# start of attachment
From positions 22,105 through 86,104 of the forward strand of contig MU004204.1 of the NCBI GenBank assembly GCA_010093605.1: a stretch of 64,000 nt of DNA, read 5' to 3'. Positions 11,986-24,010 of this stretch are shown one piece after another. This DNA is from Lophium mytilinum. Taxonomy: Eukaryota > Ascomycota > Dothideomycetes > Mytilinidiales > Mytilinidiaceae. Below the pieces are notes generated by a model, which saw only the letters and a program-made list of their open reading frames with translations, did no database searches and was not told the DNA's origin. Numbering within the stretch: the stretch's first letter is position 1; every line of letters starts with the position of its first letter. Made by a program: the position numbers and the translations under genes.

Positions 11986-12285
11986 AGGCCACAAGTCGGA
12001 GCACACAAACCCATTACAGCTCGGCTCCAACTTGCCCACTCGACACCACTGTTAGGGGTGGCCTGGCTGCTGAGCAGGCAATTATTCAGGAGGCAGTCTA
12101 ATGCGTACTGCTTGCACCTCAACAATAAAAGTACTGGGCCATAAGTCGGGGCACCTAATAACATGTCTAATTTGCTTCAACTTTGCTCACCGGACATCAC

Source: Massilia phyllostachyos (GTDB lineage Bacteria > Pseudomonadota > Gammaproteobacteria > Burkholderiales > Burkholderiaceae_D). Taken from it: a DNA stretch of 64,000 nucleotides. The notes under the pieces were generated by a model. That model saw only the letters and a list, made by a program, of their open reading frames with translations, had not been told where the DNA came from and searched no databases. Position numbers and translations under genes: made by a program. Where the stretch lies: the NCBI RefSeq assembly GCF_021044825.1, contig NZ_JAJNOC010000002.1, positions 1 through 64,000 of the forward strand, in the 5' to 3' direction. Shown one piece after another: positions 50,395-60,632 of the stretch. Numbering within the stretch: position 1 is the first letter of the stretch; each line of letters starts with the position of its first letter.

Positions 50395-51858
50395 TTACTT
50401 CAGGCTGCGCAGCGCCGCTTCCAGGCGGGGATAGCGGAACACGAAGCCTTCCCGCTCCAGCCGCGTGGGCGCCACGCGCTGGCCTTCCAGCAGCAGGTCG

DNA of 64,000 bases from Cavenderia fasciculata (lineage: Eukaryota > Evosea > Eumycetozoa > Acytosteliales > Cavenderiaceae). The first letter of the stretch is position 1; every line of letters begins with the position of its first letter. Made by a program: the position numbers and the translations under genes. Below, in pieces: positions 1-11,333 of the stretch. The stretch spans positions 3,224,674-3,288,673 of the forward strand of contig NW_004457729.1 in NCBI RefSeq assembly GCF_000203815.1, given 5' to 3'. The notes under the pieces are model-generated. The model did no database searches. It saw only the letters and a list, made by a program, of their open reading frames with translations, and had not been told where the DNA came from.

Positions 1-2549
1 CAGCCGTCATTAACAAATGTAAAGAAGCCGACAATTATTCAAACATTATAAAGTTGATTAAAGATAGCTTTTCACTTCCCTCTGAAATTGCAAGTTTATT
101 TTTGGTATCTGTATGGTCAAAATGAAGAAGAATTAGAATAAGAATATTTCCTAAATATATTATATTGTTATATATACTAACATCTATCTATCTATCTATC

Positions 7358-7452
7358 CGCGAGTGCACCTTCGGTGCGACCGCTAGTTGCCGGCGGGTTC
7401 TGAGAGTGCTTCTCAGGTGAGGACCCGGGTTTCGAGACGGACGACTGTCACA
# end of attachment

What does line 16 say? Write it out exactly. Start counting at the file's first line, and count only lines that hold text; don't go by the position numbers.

7401 TGAGAGTGCTTCTCAGGTGAGGACCCGGGTTTCGAGACGGACGACTGTCACA